In most cases, you will receive the preliminary results of electrodiagnostic testing the same day as the tests. Depending on those results, your doctor may be able to pinpoint the cause of your symptoms. Sometimes, the results of EMGs and nerve conduction studies are not definitive. However, they may provide a starting point from which your doctor can determine if further testing is necessary.

Dry needling helps alleviate local and referred trigger point pain. A trigger point is a hyper-irritable spot in the muscle that can be locally painful and/or refer to different regions of the body.

The treatment involves inserting a thin needle into trigger points within tight muscles, without injecting any substance. Penetration of a normal muscle is painless due to the small size of needles used; however, a shortened, supersensitive muscle will ‘grasp’ the needle which will result in what can be described as a cramping sensation. The result is a reflex relaxation and/or lengthening response. This reflex is a positive indicator that the dry needling is effectively reducing the tension caused by the trigger point. A dull soreness following the dry needling is typical for 1-2 days.

Dry needling is similar to acupuncture, but not the same. Acupuncture is based on meridian lines of the body and is derived from Eastern medicine. Needles are inserted superficially and left in for an extended period of time. Even though we believe acupuncture is effective, we do not provide it in our office. In dry needling, the needle is inserted into a trigger point, manipulated, and then removed. Dry needling is a quick and very effective technique in reducing tight and painful muscles. Tight muscles across a joint will increase joint pressure, cause malalignment, and pain in the joint and/or refer elsewhere. Dry needling can decrease pain, reduce muscle tension, improve strength and range of motion.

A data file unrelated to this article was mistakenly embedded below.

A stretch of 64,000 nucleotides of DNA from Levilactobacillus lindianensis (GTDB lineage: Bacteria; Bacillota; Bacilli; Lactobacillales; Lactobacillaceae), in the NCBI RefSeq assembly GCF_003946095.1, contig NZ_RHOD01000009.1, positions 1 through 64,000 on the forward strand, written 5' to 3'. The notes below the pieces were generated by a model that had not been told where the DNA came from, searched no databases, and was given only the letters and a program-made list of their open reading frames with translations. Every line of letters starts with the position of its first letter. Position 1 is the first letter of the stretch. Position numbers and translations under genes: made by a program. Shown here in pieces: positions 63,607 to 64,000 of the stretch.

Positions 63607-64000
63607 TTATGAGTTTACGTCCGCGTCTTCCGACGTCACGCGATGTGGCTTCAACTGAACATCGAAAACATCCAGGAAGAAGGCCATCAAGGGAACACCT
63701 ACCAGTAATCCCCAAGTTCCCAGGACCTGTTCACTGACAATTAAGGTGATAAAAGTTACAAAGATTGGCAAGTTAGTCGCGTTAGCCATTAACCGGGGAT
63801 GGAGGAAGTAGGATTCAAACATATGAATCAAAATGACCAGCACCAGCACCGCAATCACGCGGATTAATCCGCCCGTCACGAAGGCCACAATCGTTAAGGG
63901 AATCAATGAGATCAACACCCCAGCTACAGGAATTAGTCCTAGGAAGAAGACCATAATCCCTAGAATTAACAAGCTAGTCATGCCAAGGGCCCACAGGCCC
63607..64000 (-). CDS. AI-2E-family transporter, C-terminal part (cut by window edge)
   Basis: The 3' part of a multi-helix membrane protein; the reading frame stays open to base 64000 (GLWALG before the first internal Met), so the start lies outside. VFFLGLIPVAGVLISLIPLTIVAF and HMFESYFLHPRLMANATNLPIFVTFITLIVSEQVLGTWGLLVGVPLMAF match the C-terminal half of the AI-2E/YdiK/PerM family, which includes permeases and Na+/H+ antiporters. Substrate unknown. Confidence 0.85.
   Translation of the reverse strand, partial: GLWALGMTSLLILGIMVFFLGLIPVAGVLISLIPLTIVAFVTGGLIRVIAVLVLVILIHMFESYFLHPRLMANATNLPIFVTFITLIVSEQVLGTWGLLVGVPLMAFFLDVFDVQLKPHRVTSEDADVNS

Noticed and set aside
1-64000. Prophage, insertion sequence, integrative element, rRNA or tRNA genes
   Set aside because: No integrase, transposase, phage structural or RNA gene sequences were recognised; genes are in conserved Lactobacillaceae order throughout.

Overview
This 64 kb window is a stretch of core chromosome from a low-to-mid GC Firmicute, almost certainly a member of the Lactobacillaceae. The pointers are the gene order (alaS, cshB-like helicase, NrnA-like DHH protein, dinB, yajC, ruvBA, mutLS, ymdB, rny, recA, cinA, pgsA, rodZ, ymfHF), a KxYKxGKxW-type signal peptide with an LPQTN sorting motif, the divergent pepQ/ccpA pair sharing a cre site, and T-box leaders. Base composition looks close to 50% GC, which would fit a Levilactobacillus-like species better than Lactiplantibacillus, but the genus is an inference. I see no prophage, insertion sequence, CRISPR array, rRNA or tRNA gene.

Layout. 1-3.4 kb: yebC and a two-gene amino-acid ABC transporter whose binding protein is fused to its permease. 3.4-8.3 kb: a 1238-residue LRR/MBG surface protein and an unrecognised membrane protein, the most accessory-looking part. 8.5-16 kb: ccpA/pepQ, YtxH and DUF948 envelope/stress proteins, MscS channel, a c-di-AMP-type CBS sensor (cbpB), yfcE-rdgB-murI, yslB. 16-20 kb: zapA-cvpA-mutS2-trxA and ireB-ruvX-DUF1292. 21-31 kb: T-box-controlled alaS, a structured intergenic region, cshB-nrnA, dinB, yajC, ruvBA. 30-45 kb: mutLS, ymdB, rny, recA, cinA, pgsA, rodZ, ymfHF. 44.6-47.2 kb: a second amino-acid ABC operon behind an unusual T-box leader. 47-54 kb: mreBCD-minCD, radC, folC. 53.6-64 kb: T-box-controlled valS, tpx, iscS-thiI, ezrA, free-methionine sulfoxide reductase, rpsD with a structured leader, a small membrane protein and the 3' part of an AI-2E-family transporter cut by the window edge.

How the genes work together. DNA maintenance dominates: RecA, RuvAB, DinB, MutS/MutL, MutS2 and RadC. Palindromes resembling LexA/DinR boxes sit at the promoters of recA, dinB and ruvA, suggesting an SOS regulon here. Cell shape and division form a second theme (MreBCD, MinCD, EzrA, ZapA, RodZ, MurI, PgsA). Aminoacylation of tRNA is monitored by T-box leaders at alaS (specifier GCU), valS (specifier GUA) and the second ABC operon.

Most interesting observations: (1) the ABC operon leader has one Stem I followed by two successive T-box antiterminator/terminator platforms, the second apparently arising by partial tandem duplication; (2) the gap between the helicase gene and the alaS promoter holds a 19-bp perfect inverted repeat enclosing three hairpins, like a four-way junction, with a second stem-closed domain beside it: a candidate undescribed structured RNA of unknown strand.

Physical Therapy is a conservative, non-invasive treatment used to relieve pain and treat underlying conditions of the neuromuscular system. Although it is highly effective on its own, the therapy works synergistically with massage therapy to deliver faster, more effective results. Massage prior to a chiropractic treatment helps loosen stiff muscles and make them more susceptible to manual adjustments. Many chiropractors not only recommend massage to patients – they offer it right in their offices.

Massage Therapy

Did you know…

that massage therapy has been used for thousands of years to relieve muscle stiffness and back pain related to stress and injury? Today, it is used around the world for those same reasons. In fact, there are more than 100 types of massage used in countries all around the world. Each offers its own benefits, but nearly all serve the same purposes – to relieve stress, improve range of motion, release built-up muscle toxins, and provide relief of pain and muscle stiffness.

Frequently Asked Questions

Should I get a massage?

Not everyone is a candidate for massage, so see your primary care physician before getting treatment. According to the National Institute for Complimentary and Alternative Medicine, massage administered by a trained and licensed professional carries very low risk of complications.

What should I expect during my massage?

Your massage experience will depend primarily on the type of massage you get. If you see a professional masseuse, you can elect traditional massage for superficial muscle relaxation or deep tissue massage to target the muscles deep beneath the skin. Massages are usually available for durations of up to 90 minutes, although you can reap the benefits of massage in just 30 minutes or less.

Will I need to follow any special instructions following my massage?

Yes. Massage therapy helps loosen muscles by relieving toxins that are stored in them. These toxins need to be flushed out of your system in the hours following your massage, so it is recommended that you drink plenty of water once you complete your treatment.